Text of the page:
• It should also be pointed out that even without considering such Big Bang issues General Relativity allows for parts of our Universe to be separate from each other. The distinction there is between "Observable Universe" and "Universe" in the Cosmological sense. Feb 14, 2011 at 11:43
• Does the recently discovery, for which this year's(2011) physics noble prize is awarded, that the universe is expanding with an accilaration affects the pre-Big Bang model? Oct 14, 2011 at 18:22
• The Gurzadyan and Penrose paper was shown to be wrong shortly after it was published. CCC also has other serious problems, such as the inability to cook up the right particle physics to make the universe end up as 100% photons. I realize you were just giving it as an example, but wanted to point out that its status as of 2013 is not viable.
– user4552
Apr 23, 2013 at 4:39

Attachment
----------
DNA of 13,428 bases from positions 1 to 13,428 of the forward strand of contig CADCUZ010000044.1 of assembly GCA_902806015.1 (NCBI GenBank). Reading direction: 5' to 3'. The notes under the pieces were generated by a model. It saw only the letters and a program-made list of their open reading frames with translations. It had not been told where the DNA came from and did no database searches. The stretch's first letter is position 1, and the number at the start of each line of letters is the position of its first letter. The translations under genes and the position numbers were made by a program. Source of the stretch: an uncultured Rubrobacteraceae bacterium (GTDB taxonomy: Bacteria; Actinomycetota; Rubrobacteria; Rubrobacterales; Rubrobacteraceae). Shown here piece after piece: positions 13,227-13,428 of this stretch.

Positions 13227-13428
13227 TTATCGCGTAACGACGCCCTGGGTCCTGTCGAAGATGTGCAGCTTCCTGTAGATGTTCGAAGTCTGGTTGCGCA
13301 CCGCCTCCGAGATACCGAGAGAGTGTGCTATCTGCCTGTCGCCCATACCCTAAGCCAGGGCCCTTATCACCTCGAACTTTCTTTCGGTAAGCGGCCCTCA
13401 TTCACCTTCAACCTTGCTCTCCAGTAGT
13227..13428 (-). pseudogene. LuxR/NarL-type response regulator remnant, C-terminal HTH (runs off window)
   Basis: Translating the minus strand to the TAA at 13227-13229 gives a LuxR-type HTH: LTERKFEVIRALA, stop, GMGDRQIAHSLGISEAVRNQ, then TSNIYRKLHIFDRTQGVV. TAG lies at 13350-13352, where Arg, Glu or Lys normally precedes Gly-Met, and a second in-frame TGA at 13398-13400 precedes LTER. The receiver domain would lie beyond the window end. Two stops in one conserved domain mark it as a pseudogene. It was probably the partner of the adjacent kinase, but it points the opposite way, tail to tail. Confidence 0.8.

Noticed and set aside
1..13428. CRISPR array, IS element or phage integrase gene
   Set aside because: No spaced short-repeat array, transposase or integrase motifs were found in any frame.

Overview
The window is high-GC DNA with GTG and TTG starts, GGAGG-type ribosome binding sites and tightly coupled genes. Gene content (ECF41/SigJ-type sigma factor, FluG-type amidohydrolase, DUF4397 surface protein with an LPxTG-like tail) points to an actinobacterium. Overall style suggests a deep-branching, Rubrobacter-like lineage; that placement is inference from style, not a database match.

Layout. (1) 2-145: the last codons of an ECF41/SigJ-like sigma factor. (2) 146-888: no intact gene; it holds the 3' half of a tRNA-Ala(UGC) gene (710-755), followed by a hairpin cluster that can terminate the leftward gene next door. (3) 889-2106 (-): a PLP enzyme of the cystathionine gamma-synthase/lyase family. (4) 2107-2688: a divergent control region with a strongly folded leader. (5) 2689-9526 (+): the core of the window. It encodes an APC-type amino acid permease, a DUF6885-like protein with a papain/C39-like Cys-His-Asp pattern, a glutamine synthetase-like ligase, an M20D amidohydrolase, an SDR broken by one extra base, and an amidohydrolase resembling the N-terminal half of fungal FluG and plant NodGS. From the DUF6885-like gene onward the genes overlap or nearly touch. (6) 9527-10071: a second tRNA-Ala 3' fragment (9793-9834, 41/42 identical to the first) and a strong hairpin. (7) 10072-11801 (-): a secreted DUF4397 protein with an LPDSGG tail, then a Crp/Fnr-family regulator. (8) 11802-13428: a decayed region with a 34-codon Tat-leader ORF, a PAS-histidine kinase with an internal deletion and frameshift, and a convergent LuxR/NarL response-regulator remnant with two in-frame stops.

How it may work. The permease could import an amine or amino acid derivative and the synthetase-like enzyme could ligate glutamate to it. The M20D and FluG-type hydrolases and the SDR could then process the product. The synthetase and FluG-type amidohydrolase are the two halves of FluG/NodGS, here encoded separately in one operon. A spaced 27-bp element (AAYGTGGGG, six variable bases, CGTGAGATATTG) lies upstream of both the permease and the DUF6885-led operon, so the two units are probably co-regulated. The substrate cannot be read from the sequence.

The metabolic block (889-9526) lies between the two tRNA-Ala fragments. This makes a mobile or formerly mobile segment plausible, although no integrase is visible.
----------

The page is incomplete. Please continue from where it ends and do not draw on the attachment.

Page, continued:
I'm not a cosmologist either, which at least means I can speak in simple terms that don't assume you are deeply familiar with every mathematical permutation of the subject. As I understand it, the universe is expanding, not just in the sense of the material in it spreading out, but in the sense that space-time itself is expanding. If we run the clock backwards, then, everything comes together at a point, including space and time. Of course, physicists can't really model the point itself, but they can model the properties of the universe as we get close to the point and amazingly, the predictions seem to generally agree with what we see. Hence the idea of the Big Bang. But the human mind evolved in space time, so inevitably people picture this as a void in which there's nothing for awhile and then the universe explodes into being. This has to be wrong, though. What exactly is the void in this picture, since space does not yet exist? How can there be "awhile" before the big bang if time didn't exist "yet"? (Here the grammatical structure of our language works against us, since it assumes we are talking about something happening in space-time.) The simple way to keep your thought pictures honest is to remember that we can't see the universe FROM THE OUTSIDE, so don't try to picture it this way. The Big Bang can only be honestly pictured from inside the universe, so there's no meaning to the question of what happened "before" the Big Bang - it's a non sequitur. Similarly with the question "What was there before the Big Bang?" There "was" (time) no "there" (space) for there to be anything in. It sounds like you've already thought of this, which I take it is why you're asking the question. I don't think it is unreasonable to suspect that the earliest moments of the universe are not well modeled by the mathematics of infinities and infinitesimals, and that we don't really have a good grasp on this yet despite the agreement with the empirical data we have so far. But don't get sidetracked by physicists who get so caught up in the math that they forget that the model is not the thing modeled.